Although she was not a member of the WPA, Mrs. Rodney said that she accompanied her husband to several campaign meetings. She said Dr. Rodney’s work and reputation with the population caused her family to be subject to harassment.
“It was very subtle at first…. even the children stopped coming to play with my children… Our home was constantly searched… just out of the blue, men with and without uniforms would turn up to our home claiming that they were looking for arms and ammunition. They never found anything,” the witness said as she recalled that persons who identified with the PNC also threatened to get her fired from her job. She had worked with the Mayor and City Council.
Mrs. Rodney said there was even a threat that the family’s house would be bombed forcing the family to separate. “My daughters stayed with relatives, my son stayed with a friend and Walter and I stayed in what was called safe houses.”
During that period Mrs. Rodney said that her husband maintained his non violent disposition.
Although there were rumors of her husband’s ownership of guns and other types of weaponry, the witness said that she had never seen her husband carry a gun or any such weapons in their home.
The woman said however that there was no evidence that her husband was ill-treated during the periods of his arrest since “he didn’t come home with any bruises.”
Although she feared for her husband’s life, Mrs. Rodney recalled that he maintained his composure. She said that her husband’s goal of building solidarity between the races in Guyana took precedence over any threat for his life- he remained focused.
The woman recalled that a strange man came to her house to meet her husband shortly before he was killed. She later learnt that it was Gregory Smith. Smith was subsequently fingered as a prime suspect in Dr. Rodney’s death. He died in 2002 in French Guiana.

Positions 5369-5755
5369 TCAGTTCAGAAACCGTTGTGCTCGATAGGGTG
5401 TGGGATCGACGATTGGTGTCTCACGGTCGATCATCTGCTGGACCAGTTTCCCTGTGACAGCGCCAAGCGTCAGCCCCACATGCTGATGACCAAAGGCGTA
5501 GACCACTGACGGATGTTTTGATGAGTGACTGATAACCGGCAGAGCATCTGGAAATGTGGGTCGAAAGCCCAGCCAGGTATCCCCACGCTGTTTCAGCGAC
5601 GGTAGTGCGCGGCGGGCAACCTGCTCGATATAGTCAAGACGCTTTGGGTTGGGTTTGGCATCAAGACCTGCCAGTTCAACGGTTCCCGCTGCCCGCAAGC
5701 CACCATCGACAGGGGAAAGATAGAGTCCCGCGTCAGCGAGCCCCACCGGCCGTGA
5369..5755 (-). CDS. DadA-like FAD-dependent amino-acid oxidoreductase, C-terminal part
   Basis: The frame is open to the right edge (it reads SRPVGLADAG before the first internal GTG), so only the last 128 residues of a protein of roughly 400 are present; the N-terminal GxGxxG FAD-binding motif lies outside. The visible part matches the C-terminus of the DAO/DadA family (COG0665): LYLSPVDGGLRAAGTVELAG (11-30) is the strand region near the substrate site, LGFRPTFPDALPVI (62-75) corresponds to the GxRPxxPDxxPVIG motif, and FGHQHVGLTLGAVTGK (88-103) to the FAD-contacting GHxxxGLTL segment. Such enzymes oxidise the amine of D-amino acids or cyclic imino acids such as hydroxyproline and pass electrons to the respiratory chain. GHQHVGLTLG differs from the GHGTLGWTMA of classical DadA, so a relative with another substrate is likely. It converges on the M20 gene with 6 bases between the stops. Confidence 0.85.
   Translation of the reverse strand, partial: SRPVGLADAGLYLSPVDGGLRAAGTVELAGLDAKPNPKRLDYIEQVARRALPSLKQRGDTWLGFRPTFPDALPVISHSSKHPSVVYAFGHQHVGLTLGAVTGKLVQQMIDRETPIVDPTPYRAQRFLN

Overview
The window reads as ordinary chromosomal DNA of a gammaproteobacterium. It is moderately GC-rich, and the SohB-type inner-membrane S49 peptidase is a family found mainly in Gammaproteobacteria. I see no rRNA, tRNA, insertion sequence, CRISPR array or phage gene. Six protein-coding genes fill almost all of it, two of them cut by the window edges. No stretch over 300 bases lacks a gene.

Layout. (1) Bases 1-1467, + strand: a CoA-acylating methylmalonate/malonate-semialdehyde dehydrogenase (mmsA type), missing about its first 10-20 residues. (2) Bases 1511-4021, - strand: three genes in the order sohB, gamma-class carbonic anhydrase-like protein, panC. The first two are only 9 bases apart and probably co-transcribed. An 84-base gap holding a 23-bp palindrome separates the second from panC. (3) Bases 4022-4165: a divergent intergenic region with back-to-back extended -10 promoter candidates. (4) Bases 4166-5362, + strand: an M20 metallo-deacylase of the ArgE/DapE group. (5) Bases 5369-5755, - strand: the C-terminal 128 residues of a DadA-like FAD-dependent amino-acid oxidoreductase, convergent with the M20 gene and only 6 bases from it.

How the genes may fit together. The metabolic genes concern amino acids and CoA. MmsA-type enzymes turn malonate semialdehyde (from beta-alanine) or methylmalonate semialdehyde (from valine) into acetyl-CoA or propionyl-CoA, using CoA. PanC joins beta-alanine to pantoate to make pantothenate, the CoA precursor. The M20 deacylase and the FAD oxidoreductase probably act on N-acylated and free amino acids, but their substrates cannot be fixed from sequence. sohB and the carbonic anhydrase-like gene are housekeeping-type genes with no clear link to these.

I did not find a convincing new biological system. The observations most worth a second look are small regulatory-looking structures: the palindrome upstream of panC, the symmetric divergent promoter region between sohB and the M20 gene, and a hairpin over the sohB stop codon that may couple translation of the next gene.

Mrs. Rodney became tearful as she recalled the traumatic period before her husband was murdered. The woman said that her husband had attended Independence celebrations in Zimbabwe, where he met with President Robert Mugabe. She said that before the assassination the family was preparing to move to Zimbabwe, because Dr. Rodney had accepted a job offer there.
However, on Friday June 13, 1980, Mrs. Rodney recalled that she received the dreaded news that her husband had been a terrible accident and he was dead.
The witness said that close family friend and priest, Father Malcolm Rodrigues delivered the dreaded news. She said that Rodrigues was one of the persons who had been instrumental in identifying the body of her husband, after she was prevented from viewing it.
Rodney said that she was forced to host a memorial service for her husband without having a chance to see the body. During this time, Heads of State from various parts of the world extended their condolences- Guyana was not included.
Following the assassination, Mrs. Rodney said that there were numerous calls for an inquiry into her husband’s death since many people, including his supporters and relatives were seeking closure.